Current oncology patients at Hinsdale and LaGrange Hospitals already need a little TLC, so the great news is that our programs will begin NOW! We won't wait for the completion of the Cancer Institute.
A couple of months ago, we enlisted the help of some 8th grade students to lift the spirits of a patient in need of a little encouragement while she was undergoing treatment. (Some of you may remember the snowflakes made by the St. Cletus School children for Erin. The seed was planted then.) The kids made cards that contained news about themselves, some silly jokes and lots of messages of hope.
This simple little package let our friend know she wasn't alone.
We wanted to help another patient celebrate the completion of six weeks of radiation treatments, and some special 1st graders helped us with that one. Talk about some really cool artwork! It doesn't get better than this!
I can personally attest to the success of these initial endeavors.
As part of Scatter Kindness, we hope to partner more groups of kids with patients.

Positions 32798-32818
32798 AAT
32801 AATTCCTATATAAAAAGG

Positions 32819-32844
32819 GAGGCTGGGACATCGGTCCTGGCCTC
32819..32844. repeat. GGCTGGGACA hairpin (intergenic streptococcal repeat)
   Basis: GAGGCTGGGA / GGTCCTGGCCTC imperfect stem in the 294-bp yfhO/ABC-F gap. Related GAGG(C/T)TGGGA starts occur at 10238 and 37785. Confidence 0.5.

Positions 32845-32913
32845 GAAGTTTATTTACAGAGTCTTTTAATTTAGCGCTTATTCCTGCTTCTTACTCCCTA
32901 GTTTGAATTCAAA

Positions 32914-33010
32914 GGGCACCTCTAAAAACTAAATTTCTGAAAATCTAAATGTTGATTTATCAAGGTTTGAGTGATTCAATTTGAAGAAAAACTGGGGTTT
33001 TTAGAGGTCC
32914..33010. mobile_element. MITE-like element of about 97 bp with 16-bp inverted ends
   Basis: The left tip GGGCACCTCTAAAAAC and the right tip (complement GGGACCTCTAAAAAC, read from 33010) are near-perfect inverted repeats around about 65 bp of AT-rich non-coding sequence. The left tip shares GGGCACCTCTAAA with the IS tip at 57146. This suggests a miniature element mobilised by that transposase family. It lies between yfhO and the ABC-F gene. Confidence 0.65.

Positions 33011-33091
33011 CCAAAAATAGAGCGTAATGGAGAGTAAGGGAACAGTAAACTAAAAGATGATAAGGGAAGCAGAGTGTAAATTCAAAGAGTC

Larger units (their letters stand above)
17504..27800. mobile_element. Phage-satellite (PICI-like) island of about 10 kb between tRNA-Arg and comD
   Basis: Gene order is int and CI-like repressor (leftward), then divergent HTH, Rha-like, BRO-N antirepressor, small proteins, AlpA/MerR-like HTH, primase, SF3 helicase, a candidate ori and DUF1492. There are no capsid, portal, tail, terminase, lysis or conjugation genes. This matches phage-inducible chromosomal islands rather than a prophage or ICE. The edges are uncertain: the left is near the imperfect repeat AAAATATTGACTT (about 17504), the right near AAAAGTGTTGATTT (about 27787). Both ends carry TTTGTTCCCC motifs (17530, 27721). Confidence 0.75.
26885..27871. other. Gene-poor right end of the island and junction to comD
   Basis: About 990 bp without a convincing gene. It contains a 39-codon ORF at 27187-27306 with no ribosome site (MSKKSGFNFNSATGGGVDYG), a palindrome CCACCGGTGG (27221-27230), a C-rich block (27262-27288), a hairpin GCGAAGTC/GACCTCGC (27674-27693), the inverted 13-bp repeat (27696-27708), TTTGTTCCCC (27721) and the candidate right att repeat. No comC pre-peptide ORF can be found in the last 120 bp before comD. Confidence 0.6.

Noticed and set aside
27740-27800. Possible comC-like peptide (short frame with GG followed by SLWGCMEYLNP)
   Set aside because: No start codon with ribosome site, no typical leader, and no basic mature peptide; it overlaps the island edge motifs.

A patient who needs a little boost + kids who have big hearts and creative minds and a willingness to learn about others who are less fortunate than they are = a potentially fabulous program with effects that ripple on for miles.
so many possibilities
If you've experienced the impact of a cancer diagnosis in your family and have suggestions about programs or services you might find helpful, please leave a comment so I can forward that information. Experience is always the best teacher, and we welcome your ideas.
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Did I mention how excited I am?!?
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It's great to chat with you again. I've missed you!
Hope to hear from you soon.